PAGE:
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If you don’t know Joey L. from his work for the National Geographic Channel, the History Channel, or charity: water (his images have been displayed in little places like, oh, Time’s Square), then you might know him from his tutorials. Since 2006, Joey L. has been distilling his hard-earned photographic know-how into easy-to-follow instructional videos (originally in the form of hand-labeled DVDs, and now available on the World Wide Interweb). His most recent series, Dudes with Cameras, is a compulsively watchable mix of photographic wisdom, travelogue, and late-night sleep-deprived mischief. Highly recommended.

For most creatives, healthy working relationships are a rare gift. There’s a lot working against us: Egos. Pressure. Deadlines. Differences of opinion and taste. And yet we can’t help noticing that some of the best work being done today is being done by people who genuinely like each other. A great example of this is National Geographic Channels SVP/Group Creative Director Andy Baker and one of his go-to photographers, Joey L.

If there is such a thing as a secret formula to success, it might be this: work your ass off. After two years of talking nonstop with successful creatives, that’s the best we can come up with. And few exemplify this better than Joey L., a Brooklyn-based commercial portrait photographer who’s shot the likes of Robert De Niro, Jessica Chastain, and Martin Sheen, and worked with brands such as the US Army, National Geographic Channel, and charity: water.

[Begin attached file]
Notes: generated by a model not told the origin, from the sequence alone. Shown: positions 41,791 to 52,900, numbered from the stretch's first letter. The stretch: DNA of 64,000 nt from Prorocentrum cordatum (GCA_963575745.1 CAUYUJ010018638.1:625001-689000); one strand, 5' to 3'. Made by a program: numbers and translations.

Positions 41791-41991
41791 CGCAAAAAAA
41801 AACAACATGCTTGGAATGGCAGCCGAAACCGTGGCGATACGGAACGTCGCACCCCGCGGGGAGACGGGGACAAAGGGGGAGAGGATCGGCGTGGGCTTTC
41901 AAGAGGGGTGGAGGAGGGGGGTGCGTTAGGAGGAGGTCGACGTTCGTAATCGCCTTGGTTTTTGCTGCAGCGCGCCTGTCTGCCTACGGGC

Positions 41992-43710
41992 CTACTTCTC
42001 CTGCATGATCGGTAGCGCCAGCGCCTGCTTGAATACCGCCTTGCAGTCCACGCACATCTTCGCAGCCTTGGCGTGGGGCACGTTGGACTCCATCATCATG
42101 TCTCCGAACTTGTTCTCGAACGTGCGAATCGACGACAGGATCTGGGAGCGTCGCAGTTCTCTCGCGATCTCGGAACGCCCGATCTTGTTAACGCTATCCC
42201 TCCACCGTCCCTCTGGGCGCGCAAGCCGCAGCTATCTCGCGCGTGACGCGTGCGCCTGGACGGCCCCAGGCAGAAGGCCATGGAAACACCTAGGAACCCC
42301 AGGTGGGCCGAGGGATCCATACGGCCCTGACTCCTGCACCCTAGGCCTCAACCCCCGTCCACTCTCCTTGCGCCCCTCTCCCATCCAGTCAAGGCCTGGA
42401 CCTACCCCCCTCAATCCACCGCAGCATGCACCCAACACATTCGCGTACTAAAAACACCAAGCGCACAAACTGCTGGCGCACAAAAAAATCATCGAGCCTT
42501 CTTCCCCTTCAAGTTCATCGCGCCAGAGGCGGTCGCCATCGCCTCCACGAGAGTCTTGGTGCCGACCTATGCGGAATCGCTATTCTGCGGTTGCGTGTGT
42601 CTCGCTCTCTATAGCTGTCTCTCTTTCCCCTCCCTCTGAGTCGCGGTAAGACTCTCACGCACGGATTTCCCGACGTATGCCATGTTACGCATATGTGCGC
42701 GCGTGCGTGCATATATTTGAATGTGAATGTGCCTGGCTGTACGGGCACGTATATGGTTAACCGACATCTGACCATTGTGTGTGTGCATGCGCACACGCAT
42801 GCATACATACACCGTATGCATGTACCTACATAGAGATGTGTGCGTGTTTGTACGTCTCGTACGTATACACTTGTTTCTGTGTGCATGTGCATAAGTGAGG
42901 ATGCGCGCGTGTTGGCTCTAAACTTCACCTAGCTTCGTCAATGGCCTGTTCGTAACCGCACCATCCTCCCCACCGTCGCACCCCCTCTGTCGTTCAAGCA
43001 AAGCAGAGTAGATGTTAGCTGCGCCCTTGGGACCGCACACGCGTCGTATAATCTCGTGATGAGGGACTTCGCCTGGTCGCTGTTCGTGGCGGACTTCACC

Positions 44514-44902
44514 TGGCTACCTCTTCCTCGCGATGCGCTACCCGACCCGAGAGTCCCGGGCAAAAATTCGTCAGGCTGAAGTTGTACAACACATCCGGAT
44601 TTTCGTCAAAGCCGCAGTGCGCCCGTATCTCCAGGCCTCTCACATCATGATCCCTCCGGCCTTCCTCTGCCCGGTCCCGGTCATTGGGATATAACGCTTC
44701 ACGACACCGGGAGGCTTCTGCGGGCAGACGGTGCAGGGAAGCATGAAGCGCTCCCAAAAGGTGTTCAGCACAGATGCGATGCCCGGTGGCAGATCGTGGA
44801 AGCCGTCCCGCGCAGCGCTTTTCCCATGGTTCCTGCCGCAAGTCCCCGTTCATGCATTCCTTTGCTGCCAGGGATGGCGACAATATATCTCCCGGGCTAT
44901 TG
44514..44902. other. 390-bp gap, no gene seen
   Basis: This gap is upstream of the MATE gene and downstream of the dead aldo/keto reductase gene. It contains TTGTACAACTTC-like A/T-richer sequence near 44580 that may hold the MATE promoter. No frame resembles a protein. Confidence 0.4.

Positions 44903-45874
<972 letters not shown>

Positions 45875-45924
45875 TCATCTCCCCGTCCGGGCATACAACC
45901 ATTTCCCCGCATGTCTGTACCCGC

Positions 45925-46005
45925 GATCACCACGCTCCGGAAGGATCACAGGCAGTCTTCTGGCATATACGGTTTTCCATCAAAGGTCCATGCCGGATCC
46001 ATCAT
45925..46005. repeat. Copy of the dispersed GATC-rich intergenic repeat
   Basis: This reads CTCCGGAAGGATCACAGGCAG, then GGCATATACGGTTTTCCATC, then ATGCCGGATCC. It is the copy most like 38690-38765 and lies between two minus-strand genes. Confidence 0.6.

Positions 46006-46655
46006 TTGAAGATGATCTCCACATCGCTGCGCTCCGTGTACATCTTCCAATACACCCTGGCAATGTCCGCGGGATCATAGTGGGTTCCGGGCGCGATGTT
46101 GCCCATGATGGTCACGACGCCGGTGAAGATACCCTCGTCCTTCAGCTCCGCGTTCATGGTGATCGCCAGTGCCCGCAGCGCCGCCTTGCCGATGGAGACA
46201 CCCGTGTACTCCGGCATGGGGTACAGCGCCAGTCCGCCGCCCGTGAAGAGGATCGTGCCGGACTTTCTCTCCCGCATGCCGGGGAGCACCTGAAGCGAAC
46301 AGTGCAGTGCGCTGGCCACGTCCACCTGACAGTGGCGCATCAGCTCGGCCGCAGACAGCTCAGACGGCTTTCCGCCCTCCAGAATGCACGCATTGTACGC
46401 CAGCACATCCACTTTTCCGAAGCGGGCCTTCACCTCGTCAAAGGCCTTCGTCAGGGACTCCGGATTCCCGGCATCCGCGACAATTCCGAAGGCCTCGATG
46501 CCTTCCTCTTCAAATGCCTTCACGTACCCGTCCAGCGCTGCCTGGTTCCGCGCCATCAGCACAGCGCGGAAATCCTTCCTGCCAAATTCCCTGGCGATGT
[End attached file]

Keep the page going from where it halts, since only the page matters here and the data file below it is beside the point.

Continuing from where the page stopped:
It would make sense for most first-time narrative directors to keep the bar low. Shoot locally. Limit variables. Make something simple. Don’t, for example, incorporate a sacred bull-jumping ceremony in a remote Ethiopian village. Don’t, for example, shoot the entire film in a language you don’t understand. But of course Joey L. isn’t most first-time directors. And People of the Delta is not most films. Set in a brutal section of Ethiopia known as the Omo Valley, People of the Delta is the first narrative film of its kind ⎯ so unique that it will live in an Ethiopian culture museum as an ethnographic study of the region.

The creative journey is a strange mix of creating yourself and becoming who you’ve been all along. On some level, we don’t have much control over our sensibilities. From early on, we like the things we like. We are drawn to things that inspire us. We don’t have to teach ourselves our favorite color: we just know it. Getting too far away from these things is what’s called being a poser. At the same time, though, our tastes need to be refined, expanded, sharpened. Ideally, macaroni and cheese will not always be our favorite food.

“On your way to wonderful, you’re gonna have to pass through all right,” Bill Withers warns filmmaker Damani Baker in his documentary Still Bill. “And when you get to all right, take a good look around and get used to it, because that may be as far as you’re gonna go.” In other words, it’s very hard to be great. And very few people get there.